Join us on a quick review of some of the most interesting projects with cool charts and maps made public just recently. These are good examples of visualizing organization structure, changes in time spending patterns, and more. Here’s a full list of the projects highlighted in today’s DataViz Weekly:
- Structure of British government departments — Peter Cook
- Identifying Iran on unlabeled maps — Morning Consult
- Time allocation before and with a baby — Caitlin Hudon
- Retreats from busy streets in big cities — Hans Hack
Data Visualization Weekly: January 10, 2019 — January 17, 2019
Organization Structure of UK Government Departments
Peter Cook, a front-end developer and data visualization practitioner, created super wow interactive organization charts for 17 British government departments — Department for Business, Innovation & Skills; Cabinet Office; Department for Communities & Local Government; Department for Digital Culture, Media & Sport; Department of Energy and Climate Change; Department for Environment, Food & Rural Affairs; Department for Education; Department for International Development; Department for Transport; Department of Health; Department for Work and Pensions; Foreign and Commonwealth Office; Her Majesty’s Revenue and Customs; Her Majesty’s Treasury; Home Office; Ministry of Defence; and Ministry of Justice.
Also called organograms, such visualizations are helpful when analyzing the structure of organizations along with the relationships within them. In Peter Cook’s project, each org chart provides an overview of one department of the Government of the United Kingdom and can be clicked for an in-depth exploration.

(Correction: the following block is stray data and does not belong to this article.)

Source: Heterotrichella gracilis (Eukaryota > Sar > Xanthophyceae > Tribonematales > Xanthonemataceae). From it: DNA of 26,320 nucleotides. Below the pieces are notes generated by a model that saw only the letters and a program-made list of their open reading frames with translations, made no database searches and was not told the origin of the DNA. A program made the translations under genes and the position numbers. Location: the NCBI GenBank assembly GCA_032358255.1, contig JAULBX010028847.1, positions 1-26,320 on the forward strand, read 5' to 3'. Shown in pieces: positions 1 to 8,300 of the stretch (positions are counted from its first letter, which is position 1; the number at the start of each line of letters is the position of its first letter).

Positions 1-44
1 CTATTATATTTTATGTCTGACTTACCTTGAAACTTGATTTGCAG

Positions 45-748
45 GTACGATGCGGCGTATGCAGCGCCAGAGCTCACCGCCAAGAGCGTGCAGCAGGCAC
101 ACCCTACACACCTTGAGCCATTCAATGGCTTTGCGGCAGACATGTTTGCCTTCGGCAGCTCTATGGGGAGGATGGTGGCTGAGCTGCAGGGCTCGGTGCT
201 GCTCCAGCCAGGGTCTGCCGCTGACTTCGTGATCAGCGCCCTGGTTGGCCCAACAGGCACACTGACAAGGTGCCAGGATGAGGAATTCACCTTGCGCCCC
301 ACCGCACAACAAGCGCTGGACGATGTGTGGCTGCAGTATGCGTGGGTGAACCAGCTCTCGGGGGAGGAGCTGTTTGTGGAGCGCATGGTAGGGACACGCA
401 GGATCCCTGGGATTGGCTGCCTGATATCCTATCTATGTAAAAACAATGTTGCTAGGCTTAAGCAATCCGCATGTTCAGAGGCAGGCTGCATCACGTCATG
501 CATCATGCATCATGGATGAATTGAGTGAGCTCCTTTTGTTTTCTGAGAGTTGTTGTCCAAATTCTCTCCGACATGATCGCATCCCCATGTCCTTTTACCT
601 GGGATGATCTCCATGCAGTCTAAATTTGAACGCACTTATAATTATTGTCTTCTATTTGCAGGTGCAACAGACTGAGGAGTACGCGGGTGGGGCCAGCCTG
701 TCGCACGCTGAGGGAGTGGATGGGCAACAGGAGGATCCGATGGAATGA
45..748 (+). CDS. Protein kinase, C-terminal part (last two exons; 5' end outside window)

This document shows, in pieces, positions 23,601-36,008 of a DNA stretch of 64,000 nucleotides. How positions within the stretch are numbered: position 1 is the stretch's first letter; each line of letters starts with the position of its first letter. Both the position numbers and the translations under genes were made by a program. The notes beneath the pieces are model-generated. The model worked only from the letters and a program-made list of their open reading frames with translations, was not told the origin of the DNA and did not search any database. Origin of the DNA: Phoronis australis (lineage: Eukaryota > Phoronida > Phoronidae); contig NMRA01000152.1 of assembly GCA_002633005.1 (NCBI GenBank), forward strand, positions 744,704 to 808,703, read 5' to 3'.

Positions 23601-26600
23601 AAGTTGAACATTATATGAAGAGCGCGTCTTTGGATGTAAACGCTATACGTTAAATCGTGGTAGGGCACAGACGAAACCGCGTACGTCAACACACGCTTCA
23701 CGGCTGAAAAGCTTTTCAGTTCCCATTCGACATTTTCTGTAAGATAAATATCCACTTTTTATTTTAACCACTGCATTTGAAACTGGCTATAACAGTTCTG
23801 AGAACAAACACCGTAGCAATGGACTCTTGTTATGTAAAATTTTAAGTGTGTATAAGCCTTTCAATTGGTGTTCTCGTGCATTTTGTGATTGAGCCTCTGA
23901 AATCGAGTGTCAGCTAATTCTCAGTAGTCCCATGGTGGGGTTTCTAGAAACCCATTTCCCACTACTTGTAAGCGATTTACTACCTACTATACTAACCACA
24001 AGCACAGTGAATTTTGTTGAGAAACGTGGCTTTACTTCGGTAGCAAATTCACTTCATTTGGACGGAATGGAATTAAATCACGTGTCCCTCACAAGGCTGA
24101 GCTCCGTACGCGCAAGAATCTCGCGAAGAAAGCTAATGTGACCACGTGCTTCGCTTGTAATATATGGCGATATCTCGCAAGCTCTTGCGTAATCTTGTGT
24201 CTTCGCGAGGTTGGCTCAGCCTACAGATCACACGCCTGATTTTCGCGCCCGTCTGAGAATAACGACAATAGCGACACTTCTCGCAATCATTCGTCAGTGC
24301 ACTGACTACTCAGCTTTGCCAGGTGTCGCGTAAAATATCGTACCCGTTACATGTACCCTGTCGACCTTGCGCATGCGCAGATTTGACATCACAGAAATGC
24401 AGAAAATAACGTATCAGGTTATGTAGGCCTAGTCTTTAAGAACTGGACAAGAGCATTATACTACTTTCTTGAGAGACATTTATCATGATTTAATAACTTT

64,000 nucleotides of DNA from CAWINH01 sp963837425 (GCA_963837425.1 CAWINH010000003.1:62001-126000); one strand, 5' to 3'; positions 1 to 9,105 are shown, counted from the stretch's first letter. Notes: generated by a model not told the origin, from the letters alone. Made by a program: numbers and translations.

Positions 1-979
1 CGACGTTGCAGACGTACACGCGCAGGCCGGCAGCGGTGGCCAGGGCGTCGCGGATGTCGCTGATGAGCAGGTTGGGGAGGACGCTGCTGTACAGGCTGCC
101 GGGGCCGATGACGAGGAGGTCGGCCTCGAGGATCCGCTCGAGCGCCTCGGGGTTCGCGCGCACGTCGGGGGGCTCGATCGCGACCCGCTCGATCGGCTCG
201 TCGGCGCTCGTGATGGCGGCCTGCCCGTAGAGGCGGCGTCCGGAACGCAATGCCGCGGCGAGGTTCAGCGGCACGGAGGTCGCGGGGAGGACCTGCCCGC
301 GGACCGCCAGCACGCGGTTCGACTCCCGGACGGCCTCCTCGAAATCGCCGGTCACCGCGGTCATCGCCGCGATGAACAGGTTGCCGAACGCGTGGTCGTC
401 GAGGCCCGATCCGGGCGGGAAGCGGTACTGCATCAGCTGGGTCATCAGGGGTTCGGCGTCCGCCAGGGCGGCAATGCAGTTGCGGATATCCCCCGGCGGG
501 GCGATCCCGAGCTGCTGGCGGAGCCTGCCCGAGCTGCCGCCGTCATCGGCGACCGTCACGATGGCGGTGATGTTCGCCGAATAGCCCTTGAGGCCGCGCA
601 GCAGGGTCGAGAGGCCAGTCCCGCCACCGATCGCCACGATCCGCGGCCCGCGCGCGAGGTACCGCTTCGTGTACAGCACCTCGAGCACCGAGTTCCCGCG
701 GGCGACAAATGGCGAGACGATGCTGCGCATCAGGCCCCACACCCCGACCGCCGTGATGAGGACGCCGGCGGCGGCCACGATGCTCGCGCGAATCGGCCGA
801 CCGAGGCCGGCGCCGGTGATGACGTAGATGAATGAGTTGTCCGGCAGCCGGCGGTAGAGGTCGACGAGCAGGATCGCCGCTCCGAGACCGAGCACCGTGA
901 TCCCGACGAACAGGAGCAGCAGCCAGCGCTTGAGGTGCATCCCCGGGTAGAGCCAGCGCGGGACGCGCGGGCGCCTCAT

Identifying Iran on Unlabeled Map
According to the results of a polling experiment conducted by Morning Consult and Politico, only 23% of registered U.S. voters could locate Iran on an unlabeled map of the world. On a smaller map (of the Middle East region), 28% succeeded to make a correct guess.
Wondering where the other respondents thought Iran was located? Find out on two new dot maps published last week on Morning Consult. Each orange point represents a guess of one respondent. Green dots mark a correct placement. In addition, there is a bar chart showing demographics of those who made no mistake in identifying Iran on an unlabeled map of the Middle East, including data about their age, gender, education, income, and political party preference.
Time Allocation Before and With Baby
Caitlin Hudon, Lead Data Scientist at OnlineMedEd, a clinical learning platform for health professionals and medical students, used the stacked column chart technique to visualize the changes in how she had spent time before and with a baby. Activities taken into account were sleeping, working and commuting, nursing and pumping, taking care of baby, and free time.
Look at it as a nice simple illustration of how greatly life changes with a baby.
Retreats from Streets
Data visualizer Hans Hack launched an interesting data visualization project called ‘Retreats from Streets.’ It features interactive bubble maps that reveal what places in Berlin, London and Brussels are furthest away from busy streets with traffic and pollution from cars. The project is based on OpenStreetMap data.
Find out where such retreats are located in those three big European cities. Click on a bubble to see the maximum distance away from a busy street for the corresponding block.
We hope you like these graphics visualizing organization structure, location guesses, time allocation, and retreats from streets in big cities. Stay tuned for more cool data visualization examples.